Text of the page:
Bob Staples has and continues to lead a “Can I help you?” way of life
NORMAN — Bob Staples realizes there is quality in the vast quantity of valuable lessons his parents taught him.
There’s not a lot that Robert Lee and Velma B. Staples taught their son that he hasn’t used in life.
Still, the 78-year-old Bob Staples can quickly narrow that lengthy list when asked of the lessons he clings most tightly to today.
“Integrity, honesty, serving your fellow man and a firm handshake,” said Staples, of Norman. “It’s the way that they treated everybody, with a smile and ‘Can I help you?’”
In turn, Staples has led a life of “Can I help you?”
He was in the Marine Corps for 28 years, including serving in Vietnam.
Staples said the Marines sent him to the University of Oklahoma to get his bachelor’s degree in electrical engineering, and to naval postgraduate school to get his master’s in electrical engineering.
“I was an enlisted Marine for eight years and an officer for 20 years,” he said. “This taught me to take care of the person on your right and left, and they will take care of you, plus responsibility and ability.”
In addition to the Marines, he served as engineering manager with Litton Industries from 1981 to 1990 and president/CEO of COLSA International from 1990 to 2000, all in the Middle East.
From 2000 to the present, Staples has worked with OU at the National Weather Center where he is the National Oceanic and Atmospheric Administration’s on-site project manager for the construction of the National Weather Radar Testbed and the National Weather Center.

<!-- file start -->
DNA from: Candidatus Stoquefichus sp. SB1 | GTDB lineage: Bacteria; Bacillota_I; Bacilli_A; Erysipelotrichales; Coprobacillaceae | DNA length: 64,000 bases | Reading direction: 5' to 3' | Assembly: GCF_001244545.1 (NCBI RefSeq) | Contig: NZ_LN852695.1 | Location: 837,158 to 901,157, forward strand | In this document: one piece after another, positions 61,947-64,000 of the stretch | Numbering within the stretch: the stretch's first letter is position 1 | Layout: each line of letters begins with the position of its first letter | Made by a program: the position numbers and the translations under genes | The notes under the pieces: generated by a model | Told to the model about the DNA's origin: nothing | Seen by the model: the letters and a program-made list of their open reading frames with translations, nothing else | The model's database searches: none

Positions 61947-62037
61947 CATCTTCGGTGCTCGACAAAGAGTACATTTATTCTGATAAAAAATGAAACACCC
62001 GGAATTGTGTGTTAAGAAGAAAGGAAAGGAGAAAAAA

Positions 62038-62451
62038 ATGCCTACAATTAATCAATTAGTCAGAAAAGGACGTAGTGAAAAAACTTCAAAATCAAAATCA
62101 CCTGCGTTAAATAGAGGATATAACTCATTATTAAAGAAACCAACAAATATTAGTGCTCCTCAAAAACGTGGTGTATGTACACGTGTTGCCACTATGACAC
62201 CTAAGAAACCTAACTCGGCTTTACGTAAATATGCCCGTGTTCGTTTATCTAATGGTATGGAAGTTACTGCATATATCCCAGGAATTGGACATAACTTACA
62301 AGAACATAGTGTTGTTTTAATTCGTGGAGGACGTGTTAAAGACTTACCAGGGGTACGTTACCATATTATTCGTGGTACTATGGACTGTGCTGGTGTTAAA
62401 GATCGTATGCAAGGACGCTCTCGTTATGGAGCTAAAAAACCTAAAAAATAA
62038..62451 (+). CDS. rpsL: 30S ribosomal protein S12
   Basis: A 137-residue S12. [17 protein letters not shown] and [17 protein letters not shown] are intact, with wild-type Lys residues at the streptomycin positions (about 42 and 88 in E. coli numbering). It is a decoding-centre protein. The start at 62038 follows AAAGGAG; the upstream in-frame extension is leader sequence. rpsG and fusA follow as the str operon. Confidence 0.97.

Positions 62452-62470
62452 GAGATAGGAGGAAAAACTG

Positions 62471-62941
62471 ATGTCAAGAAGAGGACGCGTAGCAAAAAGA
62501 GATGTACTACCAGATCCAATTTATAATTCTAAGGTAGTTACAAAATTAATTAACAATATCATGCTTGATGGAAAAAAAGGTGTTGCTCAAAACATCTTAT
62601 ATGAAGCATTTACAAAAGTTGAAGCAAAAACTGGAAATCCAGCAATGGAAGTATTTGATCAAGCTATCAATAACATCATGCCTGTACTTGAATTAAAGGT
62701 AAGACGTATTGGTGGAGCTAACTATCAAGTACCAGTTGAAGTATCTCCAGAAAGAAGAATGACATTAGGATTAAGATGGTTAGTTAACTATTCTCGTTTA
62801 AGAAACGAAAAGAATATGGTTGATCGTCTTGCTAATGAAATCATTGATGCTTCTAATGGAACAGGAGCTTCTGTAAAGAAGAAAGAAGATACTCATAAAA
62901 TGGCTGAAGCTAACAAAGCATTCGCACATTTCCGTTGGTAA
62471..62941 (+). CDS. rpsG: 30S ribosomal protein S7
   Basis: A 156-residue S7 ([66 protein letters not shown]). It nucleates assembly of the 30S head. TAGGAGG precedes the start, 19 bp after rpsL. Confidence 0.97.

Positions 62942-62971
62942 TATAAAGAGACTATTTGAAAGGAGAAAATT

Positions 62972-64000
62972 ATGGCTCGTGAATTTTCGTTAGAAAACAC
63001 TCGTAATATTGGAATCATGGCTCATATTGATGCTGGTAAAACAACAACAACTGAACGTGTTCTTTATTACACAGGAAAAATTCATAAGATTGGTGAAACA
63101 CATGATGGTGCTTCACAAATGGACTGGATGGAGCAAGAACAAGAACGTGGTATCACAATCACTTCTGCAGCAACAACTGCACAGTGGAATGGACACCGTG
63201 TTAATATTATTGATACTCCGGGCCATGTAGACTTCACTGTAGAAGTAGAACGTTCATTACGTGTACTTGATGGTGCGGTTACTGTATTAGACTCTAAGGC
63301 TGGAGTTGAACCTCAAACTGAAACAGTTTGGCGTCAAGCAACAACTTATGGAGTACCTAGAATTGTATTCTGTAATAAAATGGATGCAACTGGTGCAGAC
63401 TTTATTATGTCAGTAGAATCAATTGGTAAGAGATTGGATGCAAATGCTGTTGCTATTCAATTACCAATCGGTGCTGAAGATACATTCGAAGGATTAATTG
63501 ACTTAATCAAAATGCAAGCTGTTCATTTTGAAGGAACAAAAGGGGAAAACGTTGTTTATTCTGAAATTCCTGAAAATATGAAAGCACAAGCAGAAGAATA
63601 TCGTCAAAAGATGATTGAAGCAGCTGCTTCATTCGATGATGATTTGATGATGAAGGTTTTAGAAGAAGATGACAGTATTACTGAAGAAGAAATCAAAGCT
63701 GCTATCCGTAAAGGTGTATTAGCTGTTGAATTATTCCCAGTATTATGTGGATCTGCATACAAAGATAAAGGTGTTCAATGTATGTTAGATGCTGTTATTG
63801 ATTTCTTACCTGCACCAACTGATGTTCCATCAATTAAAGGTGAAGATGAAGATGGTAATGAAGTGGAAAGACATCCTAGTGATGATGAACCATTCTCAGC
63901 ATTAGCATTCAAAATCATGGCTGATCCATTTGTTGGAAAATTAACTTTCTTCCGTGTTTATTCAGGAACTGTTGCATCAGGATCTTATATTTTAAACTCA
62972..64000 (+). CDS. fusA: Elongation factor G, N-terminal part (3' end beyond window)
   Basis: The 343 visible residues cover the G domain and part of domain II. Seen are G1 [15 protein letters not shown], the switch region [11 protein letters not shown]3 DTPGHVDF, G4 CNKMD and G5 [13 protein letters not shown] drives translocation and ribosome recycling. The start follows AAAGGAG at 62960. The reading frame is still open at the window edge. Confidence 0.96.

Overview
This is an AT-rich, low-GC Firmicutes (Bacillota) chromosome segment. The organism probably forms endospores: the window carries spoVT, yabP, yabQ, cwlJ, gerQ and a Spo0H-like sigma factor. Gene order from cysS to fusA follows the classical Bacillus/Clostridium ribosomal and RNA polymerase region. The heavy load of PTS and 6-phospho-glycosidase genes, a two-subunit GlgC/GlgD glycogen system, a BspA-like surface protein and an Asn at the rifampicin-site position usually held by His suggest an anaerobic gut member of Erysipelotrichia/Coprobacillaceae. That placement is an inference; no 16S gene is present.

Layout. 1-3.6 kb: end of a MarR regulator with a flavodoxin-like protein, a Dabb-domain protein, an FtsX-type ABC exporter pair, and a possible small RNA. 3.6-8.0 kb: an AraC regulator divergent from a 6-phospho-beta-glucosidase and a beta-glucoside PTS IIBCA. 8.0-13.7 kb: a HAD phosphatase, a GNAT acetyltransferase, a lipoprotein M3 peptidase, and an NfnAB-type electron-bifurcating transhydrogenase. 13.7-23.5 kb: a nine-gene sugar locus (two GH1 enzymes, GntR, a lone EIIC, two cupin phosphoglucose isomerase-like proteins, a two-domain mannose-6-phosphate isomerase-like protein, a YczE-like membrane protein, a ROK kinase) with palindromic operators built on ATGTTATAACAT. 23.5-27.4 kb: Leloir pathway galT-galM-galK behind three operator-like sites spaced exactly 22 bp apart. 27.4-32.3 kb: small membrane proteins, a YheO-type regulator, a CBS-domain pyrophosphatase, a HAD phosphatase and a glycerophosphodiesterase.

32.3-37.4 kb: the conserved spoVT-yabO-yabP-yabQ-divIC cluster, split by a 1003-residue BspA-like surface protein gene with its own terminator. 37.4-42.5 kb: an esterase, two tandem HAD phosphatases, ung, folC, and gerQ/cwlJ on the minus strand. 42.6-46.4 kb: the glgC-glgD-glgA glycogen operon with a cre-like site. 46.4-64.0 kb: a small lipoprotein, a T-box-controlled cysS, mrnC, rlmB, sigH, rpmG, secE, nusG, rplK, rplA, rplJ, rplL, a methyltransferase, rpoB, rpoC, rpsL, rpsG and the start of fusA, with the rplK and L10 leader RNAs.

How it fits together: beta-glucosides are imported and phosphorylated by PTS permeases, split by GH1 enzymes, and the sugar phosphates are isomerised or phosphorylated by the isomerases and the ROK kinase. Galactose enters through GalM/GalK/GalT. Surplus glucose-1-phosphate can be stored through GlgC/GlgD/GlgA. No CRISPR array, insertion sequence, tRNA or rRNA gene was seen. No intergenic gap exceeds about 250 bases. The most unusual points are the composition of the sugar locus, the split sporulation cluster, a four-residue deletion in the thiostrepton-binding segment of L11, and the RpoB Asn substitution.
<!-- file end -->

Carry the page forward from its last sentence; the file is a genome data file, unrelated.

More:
“In all occupations I was and am able to help others by being responsible and providing assistance and counseling where needed,” Staples said.
But Staples doesn’t limit his “Can I help you?” way of life to occupations.
He has and continues to volunteer — a lot.
Staples’ volunteer efforts include serving as a member of the board of trustees for Veterans Corner, a member of the board of the National Weather Museum and Science Center, a member of the Cleveland County Salvation Army advisory board and co-chairman of Norman’s Oversight Committee to End Chronic Homelessness (ECHO). He’s a member and a past president of Norman Kiwanis.
Staples also is a greeter and usher at McFarlin Memorial United Methodist Church and is a past chairman of the McFarlin UMC Administrative Board.
This native of Dewey in northeastern Oklahoma has participated in several church mission trips, both nationally and internationally.
Doug Forsyth and Staples became colleagues more than 14 years ago at the National Severe Storms Laboratory in Norman.
Forsyth soon came to marvel at Staples’ devotion to others beyond the workday.
“If you were to ever need a perfect example of a volunteer, Bob is your guy,” Forsyth said. “He helps out in the community in more ways than anyone I know. If there is a need in the community to be met, Bob is there to answer the call.”
Staples is a member of the United Methodist Men, and he’s delivered meals on wheels for aging citizens along with his wife, Cherie.
There are several other organizations he has helped or continues to assist. Again, this is partially because Staples never tires of asking, “Can I help you?”
“Working in all these organizations, I am rewarded by being able to serve,” Staples said. “I have given my limited talents to serving the Lord and fellow folks.”
Robert Lee and Velma B. Staples’ son not only continues to ask if he can help, he follows through.
Forsyth said, “Bob is a humble man who just gets the job done.”